Three Examples Of Atma-Nivedanam

[Bali_Vamana]“The best examples of atma-nivedanam are found in Bali Maharaja and Ambarisha Maharaja. Atma-nivedanam is also sometimes found in the behavior of Rukminidevi at Dvaraka.” (Shrila Prabhupada, Shrimad Bhagavatam, 7.5.23-24 Purport)

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Prahlada Maharaja gave a response to the father that can simultaneously serve as a guide for devotional activities leading to the ultimate perfection of liberation from the body. The achievement is not exclusively reserved for the afterlife, i.e. after death. The soul liberated while still living is known as jivan-mukta.

The father was something like jivan-baddha; bound to material life while living in the material world. He did not follow any of the nine principal outlets of devotion to God explained by the son. Any one of the activities qualifies as devotion, but some authorities have applied a sort of ranking system, considering a particular activity to be superior to another.

The first entry in the list is sufficient: shravanam. Just hear about God. Read a book, listen to a recorded lecture, or simply attend a genuine sadhu-sanga gathering. Not a place for aspiring artists to display their talents, but a meeting to popularize, prachara, the teachings of the Supreme Lord. The words spoken will automatically include His gunas, which are transcendental glories.

The last of the nine processes mentioned is atma-nivedanam. Giving up everything, in total surrender, to the interests of the Supreme Lord. This state of being can incorporate any of the other eight processes; it is the spirit of the service which counts. Some authorities consider devotion to the transcendental body of Vishnu to be atma-nivedanam. Though genuine saints can be found in any place and any time period, with their achievements not always publicly known, Vedic literature provides several examples of great souls who were surrendered in full.

1. Bali Maharaja

This was an interesting case because there was a lot at stake. It is much easier to surrender fully to the transcendental path when there isn’t much to hold on to. This is one of the reasons for the recommendation to take sannyasa, which is formal renounced life. Abandon anything that will hold you down. You could have all of the money in the world, but if you are constantly worried about this issue and that, there is no peace of mind. In the same way, if you are distracted by this responsibility and that, even with a genuine desire to succeed it will be difficult to focus on devotion to Vishnu.

As a king Bali was something like formally attached. He was not in the renounced order, but when a mendicant of small stature arrived in his kingdom begging alms, Bali did not hesitate to part with his possessions. The royal advisors cautioned against haste, correctly identifying that the beggar was actually the Supreme Lord ready to take everything from the kingdom. Bali did not mind, for in full surrender a devotee can live with many possessions or none at all.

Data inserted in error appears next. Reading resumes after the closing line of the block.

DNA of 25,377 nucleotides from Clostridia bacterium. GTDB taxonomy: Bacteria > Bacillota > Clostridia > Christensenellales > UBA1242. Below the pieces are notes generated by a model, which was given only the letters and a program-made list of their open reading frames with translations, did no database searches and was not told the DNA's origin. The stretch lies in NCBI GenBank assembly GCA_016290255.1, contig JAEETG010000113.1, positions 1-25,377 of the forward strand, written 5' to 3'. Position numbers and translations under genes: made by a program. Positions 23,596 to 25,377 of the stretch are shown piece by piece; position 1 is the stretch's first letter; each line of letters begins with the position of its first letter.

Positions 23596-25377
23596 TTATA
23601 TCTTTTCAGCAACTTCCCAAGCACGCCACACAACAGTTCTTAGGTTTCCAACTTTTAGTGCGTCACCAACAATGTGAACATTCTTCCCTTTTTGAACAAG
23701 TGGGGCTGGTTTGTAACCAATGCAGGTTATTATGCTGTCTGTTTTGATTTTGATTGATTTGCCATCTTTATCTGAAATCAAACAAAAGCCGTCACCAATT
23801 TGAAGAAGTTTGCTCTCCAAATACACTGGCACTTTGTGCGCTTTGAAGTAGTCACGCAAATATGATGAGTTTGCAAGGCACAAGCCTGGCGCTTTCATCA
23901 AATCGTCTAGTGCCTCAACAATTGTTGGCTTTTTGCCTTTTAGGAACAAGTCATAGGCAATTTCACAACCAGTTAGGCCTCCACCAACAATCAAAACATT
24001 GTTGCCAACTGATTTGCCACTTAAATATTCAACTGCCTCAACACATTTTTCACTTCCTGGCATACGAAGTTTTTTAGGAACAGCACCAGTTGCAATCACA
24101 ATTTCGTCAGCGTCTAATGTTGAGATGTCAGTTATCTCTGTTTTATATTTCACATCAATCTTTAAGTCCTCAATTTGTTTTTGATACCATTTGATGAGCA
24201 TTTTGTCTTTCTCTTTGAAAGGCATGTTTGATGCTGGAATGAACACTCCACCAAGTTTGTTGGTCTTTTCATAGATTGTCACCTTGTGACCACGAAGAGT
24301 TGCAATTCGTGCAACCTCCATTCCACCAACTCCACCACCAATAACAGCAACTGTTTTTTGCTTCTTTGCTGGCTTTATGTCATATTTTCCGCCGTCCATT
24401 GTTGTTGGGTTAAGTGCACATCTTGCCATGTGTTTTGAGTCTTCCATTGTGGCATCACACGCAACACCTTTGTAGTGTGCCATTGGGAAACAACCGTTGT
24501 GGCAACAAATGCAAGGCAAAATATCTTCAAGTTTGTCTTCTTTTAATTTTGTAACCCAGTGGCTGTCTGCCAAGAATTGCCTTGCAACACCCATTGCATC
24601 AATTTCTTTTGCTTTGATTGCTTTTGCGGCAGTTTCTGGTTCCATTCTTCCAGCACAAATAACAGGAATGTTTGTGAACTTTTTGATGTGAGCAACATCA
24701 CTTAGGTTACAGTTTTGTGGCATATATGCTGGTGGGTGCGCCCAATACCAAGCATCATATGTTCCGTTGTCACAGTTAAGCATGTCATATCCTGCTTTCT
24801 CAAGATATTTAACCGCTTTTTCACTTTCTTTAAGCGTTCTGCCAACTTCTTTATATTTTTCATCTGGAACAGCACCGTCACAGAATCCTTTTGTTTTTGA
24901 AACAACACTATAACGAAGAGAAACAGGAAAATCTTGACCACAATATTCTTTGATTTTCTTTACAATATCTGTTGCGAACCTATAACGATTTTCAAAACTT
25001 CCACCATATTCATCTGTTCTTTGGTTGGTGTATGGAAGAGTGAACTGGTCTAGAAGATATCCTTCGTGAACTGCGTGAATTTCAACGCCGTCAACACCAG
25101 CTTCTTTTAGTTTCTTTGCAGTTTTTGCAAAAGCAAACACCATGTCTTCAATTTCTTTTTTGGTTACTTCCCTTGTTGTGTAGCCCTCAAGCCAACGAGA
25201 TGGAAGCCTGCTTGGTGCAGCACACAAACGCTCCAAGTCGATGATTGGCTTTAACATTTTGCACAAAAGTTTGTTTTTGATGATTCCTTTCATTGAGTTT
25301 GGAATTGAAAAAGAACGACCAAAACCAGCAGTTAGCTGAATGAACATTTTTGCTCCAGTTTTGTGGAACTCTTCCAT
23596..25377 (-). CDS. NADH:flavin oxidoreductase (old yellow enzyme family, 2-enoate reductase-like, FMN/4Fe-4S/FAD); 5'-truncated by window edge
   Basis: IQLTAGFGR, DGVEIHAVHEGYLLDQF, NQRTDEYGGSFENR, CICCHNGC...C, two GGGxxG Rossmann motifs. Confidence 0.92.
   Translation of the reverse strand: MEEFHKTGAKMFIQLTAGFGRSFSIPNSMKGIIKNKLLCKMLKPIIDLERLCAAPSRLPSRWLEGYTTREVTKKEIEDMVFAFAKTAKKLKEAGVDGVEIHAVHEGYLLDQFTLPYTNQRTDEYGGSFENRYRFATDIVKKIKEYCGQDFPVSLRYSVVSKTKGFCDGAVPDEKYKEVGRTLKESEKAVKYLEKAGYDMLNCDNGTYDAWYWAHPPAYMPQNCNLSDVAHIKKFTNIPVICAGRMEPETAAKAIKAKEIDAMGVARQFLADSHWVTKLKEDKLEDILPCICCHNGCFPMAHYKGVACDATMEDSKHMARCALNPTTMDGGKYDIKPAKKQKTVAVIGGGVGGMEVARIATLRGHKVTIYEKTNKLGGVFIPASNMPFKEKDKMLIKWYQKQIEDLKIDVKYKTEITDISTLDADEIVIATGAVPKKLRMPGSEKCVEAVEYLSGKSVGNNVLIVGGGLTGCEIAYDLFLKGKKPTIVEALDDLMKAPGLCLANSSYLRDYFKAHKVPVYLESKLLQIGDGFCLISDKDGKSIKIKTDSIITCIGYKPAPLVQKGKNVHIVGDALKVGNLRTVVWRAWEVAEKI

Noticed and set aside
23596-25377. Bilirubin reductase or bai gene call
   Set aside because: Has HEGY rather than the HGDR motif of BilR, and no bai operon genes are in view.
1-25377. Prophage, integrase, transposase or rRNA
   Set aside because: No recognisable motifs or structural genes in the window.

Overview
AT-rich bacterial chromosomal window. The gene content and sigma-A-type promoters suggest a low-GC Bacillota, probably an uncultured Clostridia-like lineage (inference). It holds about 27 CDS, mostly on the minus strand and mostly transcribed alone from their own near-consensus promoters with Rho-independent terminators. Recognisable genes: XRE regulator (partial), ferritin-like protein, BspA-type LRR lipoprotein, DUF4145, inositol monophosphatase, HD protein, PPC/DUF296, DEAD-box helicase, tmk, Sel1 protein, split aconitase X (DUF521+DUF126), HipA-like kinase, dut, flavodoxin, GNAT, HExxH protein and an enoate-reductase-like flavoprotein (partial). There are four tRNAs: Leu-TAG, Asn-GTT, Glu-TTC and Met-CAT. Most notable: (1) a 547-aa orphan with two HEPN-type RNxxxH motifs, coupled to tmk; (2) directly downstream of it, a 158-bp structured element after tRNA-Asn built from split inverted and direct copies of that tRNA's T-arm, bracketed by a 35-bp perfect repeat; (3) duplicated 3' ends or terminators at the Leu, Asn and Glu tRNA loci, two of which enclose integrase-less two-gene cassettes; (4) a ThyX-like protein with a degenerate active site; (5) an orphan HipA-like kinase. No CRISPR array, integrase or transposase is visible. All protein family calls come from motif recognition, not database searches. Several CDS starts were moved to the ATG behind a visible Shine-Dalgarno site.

[Bali_Vamana]Vamanadeva, the incarnation of Bhagavan as a dwarf-brahmana, asked for as much land as would cover three steps. Vishnu is not limited by the size of His externally-manifest body. Therefore, the first two steps easily covered the entire cosmos. The last was reserved for Bali’s head. This gesture symbolized total surrender, which the demon-like people in the royal administration could not understand.

2. Ambarisha Maharaja

Another king totally surrendered, he once unfortunately came in the path of the wrath of Durvasa Muni. Ambarisha was blameless, but anger sometimes gets the better of people. In this case he was directly protected by Lord Vishnu, who sent His sudarshana-chakra to chase Durvasa Muni far and wide. Finally giving up, Durvasa asked for help. Vishnu recommended seeking pardon directly from Ambarisha. The king was more than ready to forgive. A surrendered-soul he held no grudges.

3. Rukmini Devi in Dvaraka

An incarnation of the goddess of fortune, she had a most interesting marriage story. There was prior arrangement made by the brother to have a union with a person named Shishupala. He was of bad character, and more importantly Rukmini already had her heart set on Krishna, who lived in Dvaraka at the time. In a secret letter she gave Him hints on how to come take her away by force just prior to the marriage with Shishupala.

Everything went according to plan, and the queen lived happily with her husband in Dvaraka. Rukmini served her husband daily and surrendered to the point that she dreaded the sunrise each morning, as that time indicated the start of a new day, wherein Krishna would be taken away from the home to tend to daily affairs in the kingdom.

[Rukmini Mangala]A person needn’t strive for atma-nivedanam directly. The property is mentioned as a way to praise other saintly people and accurately describe their position with respect to the Supreme Lord. Hearing is sufficient. One who has heard well can then pass on the information to others. This is known as kirtanam. Devotees are known to offer prayers and remember Vishnu. Some view Him as a friend, and others take Krishna to be a dependent requiring constant attention. There is worship of the deity and also the desire to carry out orders. Infinite variety exists in bhakti-marga, which means that true liberation is actually the beginning to eternal life.

In Closing:

Not actually the end,

In eternal time to spend.

Like Bali Maharaja so,

And Rukmini ready to go.

Ambarisha one ever forgiving,

Devotee in blissful mood living.

Such that automatically surrendered,

In any way service rendered.

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Categories: the story of prahlada, the three

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